#437: Franco Zeffirelli’s Romeo and Juliet
The definitive film adaptation of the Shakespeare play for 30 years
Initial release: 1968
Director: Franco Zeffirelli
I’ve said this before, but I have a specific criteria for Shakespeare on film when it comes time to review an adaptation: first and foremost, it must be a period piece, ideally one appropriate to the original setting; next in importance is that it be in English and adhere closely to the original script. And lastly, it needs to be a film, not just a recording of a stage production, or to have cinematography so bland you could hardly tell.
Considering how important Shakespeare is to English and culture, it’s a wonder that there aren’t more films that meet this criteria, but here we are. Which brings us to Franco Zeffirelli’s adaptation of the bard’s seminal tragic romance, Romeo and Juliet.
Before I get into the film proper, if you slept through English class here’s the gist of the play: two families in Verona, the Montagues and Capulets, have long been feuding, much to the reigning prince’s annoyance; however, Romeo, the young son of one family, and Juliet, the even younger daughter of the other, fall in love; forced to keep it secret, they get married with the hope of reconciling the two families. Unfortunately when fighting breaks out between the two families again, Romeo winds up getting exiled. Juliet, now about to be married off to someone else, fakes her own death, but Romeo doesn’t get the memo and kills himself in grief at her crypt; when Juliet awakens, she discovers Romeo dead at her feet, and uses his dagger to follow him into the afterlife.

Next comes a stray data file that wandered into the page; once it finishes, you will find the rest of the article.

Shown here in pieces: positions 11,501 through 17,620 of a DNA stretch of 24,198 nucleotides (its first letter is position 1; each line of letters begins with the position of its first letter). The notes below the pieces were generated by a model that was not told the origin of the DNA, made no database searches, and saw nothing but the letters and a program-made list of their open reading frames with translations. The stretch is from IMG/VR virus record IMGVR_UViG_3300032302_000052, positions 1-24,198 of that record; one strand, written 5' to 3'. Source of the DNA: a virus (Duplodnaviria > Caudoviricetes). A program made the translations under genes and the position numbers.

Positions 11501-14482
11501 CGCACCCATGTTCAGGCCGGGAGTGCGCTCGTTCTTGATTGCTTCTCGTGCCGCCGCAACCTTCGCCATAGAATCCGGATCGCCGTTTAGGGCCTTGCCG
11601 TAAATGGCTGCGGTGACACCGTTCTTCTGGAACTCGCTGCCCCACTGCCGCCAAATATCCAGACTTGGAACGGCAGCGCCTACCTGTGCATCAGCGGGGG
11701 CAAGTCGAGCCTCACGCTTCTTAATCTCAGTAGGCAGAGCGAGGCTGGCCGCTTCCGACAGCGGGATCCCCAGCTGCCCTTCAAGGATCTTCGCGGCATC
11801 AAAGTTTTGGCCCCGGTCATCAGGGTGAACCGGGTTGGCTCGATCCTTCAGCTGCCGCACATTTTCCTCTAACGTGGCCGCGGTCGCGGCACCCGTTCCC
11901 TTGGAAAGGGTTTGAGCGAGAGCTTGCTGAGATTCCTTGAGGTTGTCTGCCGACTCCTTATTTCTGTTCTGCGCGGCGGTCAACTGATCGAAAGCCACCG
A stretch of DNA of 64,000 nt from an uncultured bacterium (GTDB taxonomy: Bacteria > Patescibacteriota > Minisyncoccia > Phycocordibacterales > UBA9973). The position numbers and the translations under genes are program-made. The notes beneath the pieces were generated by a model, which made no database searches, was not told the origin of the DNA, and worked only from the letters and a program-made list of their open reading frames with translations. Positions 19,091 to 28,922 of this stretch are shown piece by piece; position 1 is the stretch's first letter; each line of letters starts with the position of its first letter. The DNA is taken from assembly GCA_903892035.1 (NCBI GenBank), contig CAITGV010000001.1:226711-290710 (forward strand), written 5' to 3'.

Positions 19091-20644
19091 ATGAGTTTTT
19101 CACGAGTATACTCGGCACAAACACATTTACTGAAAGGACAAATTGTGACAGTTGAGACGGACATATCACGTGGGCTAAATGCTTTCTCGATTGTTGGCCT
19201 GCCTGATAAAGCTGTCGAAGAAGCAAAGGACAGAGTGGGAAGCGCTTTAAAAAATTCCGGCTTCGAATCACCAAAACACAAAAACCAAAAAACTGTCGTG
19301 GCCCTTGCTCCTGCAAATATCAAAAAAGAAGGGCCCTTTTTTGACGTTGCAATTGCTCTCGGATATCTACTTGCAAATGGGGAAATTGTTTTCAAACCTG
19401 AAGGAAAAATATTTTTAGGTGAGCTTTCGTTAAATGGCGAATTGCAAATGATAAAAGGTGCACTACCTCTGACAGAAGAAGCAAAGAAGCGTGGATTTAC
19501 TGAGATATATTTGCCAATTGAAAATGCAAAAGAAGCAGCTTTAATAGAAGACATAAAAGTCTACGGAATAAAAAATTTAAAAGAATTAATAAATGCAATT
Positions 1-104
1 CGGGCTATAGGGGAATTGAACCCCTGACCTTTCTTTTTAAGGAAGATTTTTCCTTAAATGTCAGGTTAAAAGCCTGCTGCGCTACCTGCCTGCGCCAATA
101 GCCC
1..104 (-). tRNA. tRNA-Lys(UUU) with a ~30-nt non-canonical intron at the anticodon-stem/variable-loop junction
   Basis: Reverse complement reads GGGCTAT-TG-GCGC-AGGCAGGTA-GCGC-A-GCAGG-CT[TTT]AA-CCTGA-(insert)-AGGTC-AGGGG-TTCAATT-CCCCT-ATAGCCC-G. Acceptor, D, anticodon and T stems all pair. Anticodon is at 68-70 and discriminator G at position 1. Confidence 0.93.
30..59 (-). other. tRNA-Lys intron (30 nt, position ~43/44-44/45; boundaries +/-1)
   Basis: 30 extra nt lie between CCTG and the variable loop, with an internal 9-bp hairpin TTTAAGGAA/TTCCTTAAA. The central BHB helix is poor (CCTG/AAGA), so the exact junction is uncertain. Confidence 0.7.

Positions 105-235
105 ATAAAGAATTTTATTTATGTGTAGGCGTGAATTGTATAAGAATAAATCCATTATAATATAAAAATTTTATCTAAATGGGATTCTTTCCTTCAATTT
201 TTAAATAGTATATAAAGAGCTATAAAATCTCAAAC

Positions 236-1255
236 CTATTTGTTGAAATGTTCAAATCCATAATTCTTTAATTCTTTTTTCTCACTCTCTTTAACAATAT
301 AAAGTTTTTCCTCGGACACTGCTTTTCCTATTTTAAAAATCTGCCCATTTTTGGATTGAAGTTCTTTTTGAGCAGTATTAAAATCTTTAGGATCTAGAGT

All very tragic, of course, but an argument could be made that it’s less about the romance (Juliet is just 13, and Romeo is 16 — they’re still just kids) and more about how violence, and old hatreds, are ultimately ruinous. After all, it’s the feuding between the Capulets and Montagues that makes the relationiship so perilous; it’s also the boyish strutting that leads to fighting in the street, something Romeo himself gets swept up in when Mercutio is killed.
Zeffirelli’s adaptation is as straight an adaptation as you can get while still being cinematic. Perhaps its biggest claim to fame is getting a pair of teenagers to take the lead roles, breaking the long tradition of casting adults, some of them pushing into middle age. Zeffirelli makes the setting feel alive (with Rome sometimes standing in for Verona) through effective camera work, allowing the characters to exist within it rather than upon it, with Romeo climbing trees, the nurse greeting the Montagues on some steps, and the fateful quarrel that triggers Romeo’s exile beginning near a fountain. Exteriors are brightly lit; you can just feel the hot summer stirring up angry youths looking for a scrap.
Purists may find fault in the trimming of some parts; Zeffirelli gave the kids leading the show a break and cut some of their longer monologues; by contrast, there’s some new dialogue as well, notably Juliet’s nurse calling Mercutio a “punk rampant” after he briefly bullies her on the church steps. (Mercutio’s Queen Mab speech is kept in, given by John McEnry as a spectacular drunken rant that puts him in the same category as Michael York’s scene-stealing Tybalt.)
Briskly paced and sharply directed, Romeo and Juliet might not appeal to the high school English crowd the same way as the modernized 90s update did, but it’s still a solid way to experience the play on screen.